Canada is a country located in the northern part of North America.
The Canadian Corps was a World War I corps formed from the Canadian Expeditionary Force in September 1915 after the arrival of the 2nd Canadian Division in France.
Castles of Steel: Britain, Germany, and the Winning of the Great War at Sea is a work of non-fiction by Pulitzer Prize-winner Robert K. Massie.
The Central Powers (Mittelmächte; Központi hatalmak; İttifak Devletleri / Bağlaşma Devletleri; translit), consisting of Germany,, the Ottoman Empire and Bulgaria – hence also known as the Quadruple Alliance (Vierbund) – was one of the two main factions during World War I (1914–18).
The title Chancellor has designated different offices in the history of Germany.
A chemical weapon (CW) is a specialized munition that uses chemicals formulated to inflict death or harm on humans.
The use of toxic chemicals as weapons dates back thousands of years, but the first large scale use of chemical weapons was during World War I. They were primarily used to demoralize, injure, and kill entrenched defenders, against whom the indiscriminate and generally very slow-moving or static nature of gas clouds would be most effective.
Chlorine is a chemical element with symbol Cl and atomic number 17.
Coal mining is the process of extracting coal from the ground.
A commander-in-chief, also sometimes called supreme commander, or chief commander, is the person or body that exercises supreme operational command and control of a nation's military forces.
Compiègne is a commune in the Oise department in northern France.
A counterattack is a tactic employed in response to an attack, with the term originating in "war games".
A countermeasure is a measure or action taken to counter or offset another one.
Defence in depth (also known as deep or elastic defence) is a military strategy that seeks to delay rather than prevent the advance of an attacker, buying time and causing additional casualties by yielding space.
Diphosgene is a chemical compound with the formula ClCO2CCl3.
A division is a large military unit or formation, usually consisting of between 10,000 and 20,000 soldiers.
Field Marshal Douglas Haig, 1st Earl Haig, (19 June 1861 – 29 January 1928), was a senior officer of the British Army.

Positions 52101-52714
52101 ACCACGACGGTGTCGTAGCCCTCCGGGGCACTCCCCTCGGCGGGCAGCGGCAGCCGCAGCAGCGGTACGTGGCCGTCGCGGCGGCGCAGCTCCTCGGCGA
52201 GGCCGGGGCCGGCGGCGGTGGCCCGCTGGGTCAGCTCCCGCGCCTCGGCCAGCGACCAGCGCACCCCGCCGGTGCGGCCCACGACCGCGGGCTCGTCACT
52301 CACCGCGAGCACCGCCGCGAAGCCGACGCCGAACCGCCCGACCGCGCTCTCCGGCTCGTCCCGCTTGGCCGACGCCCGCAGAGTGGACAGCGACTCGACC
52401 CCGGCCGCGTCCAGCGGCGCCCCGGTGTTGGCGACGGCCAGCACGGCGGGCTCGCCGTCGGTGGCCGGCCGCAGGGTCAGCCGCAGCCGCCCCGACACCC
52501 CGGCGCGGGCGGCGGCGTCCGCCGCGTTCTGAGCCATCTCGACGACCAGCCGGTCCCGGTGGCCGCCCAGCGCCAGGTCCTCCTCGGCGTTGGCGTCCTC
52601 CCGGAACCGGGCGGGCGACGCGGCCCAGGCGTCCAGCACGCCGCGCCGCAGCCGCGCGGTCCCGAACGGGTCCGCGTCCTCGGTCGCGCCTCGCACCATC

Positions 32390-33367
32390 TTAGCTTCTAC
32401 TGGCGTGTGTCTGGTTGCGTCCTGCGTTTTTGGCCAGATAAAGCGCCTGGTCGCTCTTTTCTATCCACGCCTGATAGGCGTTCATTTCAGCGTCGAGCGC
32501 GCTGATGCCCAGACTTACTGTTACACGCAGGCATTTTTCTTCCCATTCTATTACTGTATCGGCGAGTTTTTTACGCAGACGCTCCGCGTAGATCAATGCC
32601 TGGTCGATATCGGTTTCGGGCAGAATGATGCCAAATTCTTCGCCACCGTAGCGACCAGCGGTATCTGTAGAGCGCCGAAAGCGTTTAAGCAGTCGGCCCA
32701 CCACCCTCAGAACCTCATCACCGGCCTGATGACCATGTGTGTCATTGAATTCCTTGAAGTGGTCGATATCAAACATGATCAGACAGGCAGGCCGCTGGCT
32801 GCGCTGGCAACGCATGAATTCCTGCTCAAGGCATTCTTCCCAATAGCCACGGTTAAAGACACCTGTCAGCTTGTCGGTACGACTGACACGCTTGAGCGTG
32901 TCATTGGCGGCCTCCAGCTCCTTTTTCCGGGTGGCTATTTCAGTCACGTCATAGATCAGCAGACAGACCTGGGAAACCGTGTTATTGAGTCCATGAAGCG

The Eastern Front or Eastern Theater of World War I (Восточный фронт, Vostochnıy front, sometimes called the Second Fatherland War or Second Patriotic War (Вторая Отечественная война, Vtoraya Otechestvennaya voyna) in Russian sources) was a theatre of operations that encompassed at its greatest extent the entire frontier between the Russian Empire and Romania on one side and the Austro-Hungarian Empire, Bulgaria, the Ottoman Empire and the German Empire on the other. It stretched from the Baltic Sea in the north to the Black Sea in the south, included most of Eastern Europe and stretched deep into Central Europe as well. The term contrasts with "Western Front", which was being fought in Belgium and France. During 1910, Russian General Yuri Danilov developed "Plan 19" under which four armies would invade East Prussia. This plan was criticised as Austria-Hungary could be a greater threat than the German Empire. So instead of four armies invading East Prussia, the Russians planned to send two armies to East Prussia, and two Armies to defend against Austro-Hungarian forces invading from Galicia. In the opening months of the war, the Imperial Russian Army attempted an invasion of eastern Prussia in the northwestern theater, only to be beaten back by the Germans after some initial success. At the same time, in the south, they successfully invaded Galicia, defeating the Austro-Hungarian forces there. In Russian Poland, the Germans failed to take Warsaw. But by 1915, the German and Austro-Hungarian armies were on the advance, dealing the Russians heavy casualties in Galicia and in Poland, forcing it to retreat. Grand Duke Nicholas was sacked from his position as the commander-in-chief and replaced by the Tsar himself. Several offensives against the Germans in 1916 failed, including Lake Naroch Offensive and the Baranovichi Offensive. However, General Aleksei Brusilov oversaw a highly successful operation against Austria-Hungary that became known as the Brusilov Offensive, which saw the Russian Army make large gains. The Kingdom of Romania entered the war in August 1916. The Entente promised the region of Transylvania (which was part of Austria-Hungary) in return for Romanian support. The Romanian Army invaded Transylvania and had initial successes, but was forced to stop and was pushed back by the Germans and Austro-Hungarians when Bulgaria attacked them in the south. Meanwhile, a revolution occurred in Russia in February 1917 (one of the several causes being the hardships of the war). Tsar Nicholas II was forced to abdicate and a Russian Provisional Government was founded, with Georgy Lvov as its first leader, who was eventually replaced by Alexander Kerensky. The newly formed Russian Republic continued to fight the war alongside Romania and the rest of the Entente until it was overthrown by the Bolsheviks in October 1917. Kerensky oversaw the July Offensive, which was largely a failure and caused a collapse in the Russian Army. The new government established by the Bolsheviks signed the Treaty of Brest-Litovsk with the Central Powers, taking it out of the war and making large territorial concessions. Romania was also forced to surrender and signed a similar treaty, though both of the treaties were nullified with the surrender of the Central Powers in November 1918.